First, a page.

neither1 said...

I believe that the the DADT would be fine if it worked the way it was intended to. If you Don't Ask and Don't Tell there is someone who will either bug you until you say something or the gay persons actions will eventually come out. I work with gays some are "Flaming" and some you don't even know they are gay but they don't show it as much. To have them on the front line. Thats like having a women up there and we all know the military won't let women on the front line. So should we allow gays into the military? I say no.

coffeebean said...

I believe the Don't Ask Don't Tell would be fine if it was to be used as it is intended to be used. Its to protect the gays from homophobic people. If you put person next to a straight person and the out come is not the same or not even close the straight person is going to ask the question (whats wrong with you, you gay) then thats when the taunting begins. Most males have so much testosterone its rediculous. But thats what gays have to contend with. Gays should have the same freedom that straight people have because if they have the strength to enlist then they should have the same freedom to fight.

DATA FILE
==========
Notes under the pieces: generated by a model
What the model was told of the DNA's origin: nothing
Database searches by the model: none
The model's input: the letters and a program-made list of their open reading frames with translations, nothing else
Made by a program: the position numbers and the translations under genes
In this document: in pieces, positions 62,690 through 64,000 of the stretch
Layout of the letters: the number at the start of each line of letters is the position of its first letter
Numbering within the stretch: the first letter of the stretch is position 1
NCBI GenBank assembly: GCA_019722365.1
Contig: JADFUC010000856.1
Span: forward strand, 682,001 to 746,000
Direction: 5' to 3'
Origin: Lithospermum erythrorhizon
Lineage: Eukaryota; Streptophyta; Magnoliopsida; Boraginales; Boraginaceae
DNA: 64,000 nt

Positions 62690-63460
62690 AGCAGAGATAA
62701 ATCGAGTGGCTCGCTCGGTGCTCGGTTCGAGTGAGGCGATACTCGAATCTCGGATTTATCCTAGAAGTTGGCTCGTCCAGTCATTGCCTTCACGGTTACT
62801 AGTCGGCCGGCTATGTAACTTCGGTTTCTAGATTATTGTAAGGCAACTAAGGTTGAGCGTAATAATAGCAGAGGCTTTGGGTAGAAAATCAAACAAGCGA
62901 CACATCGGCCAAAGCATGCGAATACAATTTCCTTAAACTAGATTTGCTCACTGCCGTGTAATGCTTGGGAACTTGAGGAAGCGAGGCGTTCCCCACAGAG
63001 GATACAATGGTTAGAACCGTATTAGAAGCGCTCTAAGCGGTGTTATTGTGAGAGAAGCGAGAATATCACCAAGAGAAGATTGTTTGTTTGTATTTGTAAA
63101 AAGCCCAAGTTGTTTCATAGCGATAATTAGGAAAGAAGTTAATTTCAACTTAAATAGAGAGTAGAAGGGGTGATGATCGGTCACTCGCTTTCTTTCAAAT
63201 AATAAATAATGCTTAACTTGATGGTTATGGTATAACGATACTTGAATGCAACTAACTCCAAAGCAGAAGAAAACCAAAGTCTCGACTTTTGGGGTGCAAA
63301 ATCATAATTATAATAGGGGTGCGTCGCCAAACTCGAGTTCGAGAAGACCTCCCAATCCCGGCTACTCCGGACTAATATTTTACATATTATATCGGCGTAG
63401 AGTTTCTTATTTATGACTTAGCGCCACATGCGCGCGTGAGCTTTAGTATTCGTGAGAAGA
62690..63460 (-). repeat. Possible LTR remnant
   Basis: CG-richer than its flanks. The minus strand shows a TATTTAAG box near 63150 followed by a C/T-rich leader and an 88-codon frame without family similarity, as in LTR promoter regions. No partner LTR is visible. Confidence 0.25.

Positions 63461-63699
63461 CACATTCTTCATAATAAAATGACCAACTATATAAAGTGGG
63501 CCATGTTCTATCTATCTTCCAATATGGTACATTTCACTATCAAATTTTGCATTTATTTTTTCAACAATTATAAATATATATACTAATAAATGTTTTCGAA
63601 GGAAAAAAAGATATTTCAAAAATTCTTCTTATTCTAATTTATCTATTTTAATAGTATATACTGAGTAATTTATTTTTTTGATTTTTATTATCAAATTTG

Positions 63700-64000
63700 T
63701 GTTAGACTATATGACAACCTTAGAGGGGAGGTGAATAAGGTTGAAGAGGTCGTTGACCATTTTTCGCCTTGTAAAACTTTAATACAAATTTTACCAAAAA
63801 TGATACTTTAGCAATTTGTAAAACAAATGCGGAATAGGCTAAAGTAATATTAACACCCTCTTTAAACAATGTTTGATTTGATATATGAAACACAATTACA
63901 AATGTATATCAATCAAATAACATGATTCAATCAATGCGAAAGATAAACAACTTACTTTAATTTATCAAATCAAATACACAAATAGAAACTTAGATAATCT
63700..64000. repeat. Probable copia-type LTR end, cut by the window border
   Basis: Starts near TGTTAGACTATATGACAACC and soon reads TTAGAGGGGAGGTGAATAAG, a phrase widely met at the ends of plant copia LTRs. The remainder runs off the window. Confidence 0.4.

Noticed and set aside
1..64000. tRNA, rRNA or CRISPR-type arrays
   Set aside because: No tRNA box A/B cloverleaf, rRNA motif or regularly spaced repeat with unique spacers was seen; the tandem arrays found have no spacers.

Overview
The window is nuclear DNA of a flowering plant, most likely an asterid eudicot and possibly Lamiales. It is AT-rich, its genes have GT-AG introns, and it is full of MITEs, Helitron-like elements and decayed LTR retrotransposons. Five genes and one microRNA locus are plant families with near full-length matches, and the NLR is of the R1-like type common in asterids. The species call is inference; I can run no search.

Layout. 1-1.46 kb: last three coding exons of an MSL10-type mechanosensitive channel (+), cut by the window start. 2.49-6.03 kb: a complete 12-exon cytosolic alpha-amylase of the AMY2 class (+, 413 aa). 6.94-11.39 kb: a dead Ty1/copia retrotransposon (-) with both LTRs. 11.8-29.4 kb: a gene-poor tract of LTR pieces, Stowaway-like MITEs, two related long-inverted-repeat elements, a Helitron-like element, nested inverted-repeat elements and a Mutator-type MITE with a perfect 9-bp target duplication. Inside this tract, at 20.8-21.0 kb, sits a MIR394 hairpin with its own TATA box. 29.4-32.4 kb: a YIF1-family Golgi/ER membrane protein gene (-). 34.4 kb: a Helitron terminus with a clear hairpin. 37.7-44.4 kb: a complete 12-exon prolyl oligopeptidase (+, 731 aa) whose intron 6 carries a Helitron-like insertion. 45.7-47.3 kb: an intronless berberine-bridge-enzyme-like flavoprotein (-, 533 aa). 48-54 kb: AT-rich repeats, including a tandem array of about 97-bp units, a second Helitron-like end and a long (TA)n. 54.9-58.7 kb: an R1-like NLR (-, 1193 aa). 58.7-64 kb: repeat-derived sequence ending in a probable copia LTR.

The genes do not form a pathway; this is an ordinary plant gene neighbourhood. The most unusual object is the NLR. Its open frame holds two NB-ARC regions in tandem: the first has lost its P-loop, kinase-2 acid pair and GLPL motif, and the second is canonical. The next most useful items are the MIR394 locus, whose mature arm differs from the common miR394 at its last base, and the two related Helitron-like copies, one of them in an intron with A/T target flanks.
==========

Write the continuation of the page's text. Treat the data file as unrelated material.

missjai23 said...

I feel that anyone that is of sound mind should be able to serve in the military whether they be black, white, gay or straight. I don't think that sexual orientation has anything to do with the overall safety of the troops. If you are a gay individual, I believe that you have just as many rights as any other individual has in this country. Ultimately the enemies that this country face doesn't care whether you are gay or straight, all they care about is defeating and winning the battle. The people that chose to serve our country should learn to respect other's position and learn to come together for the common bond of protecting our country.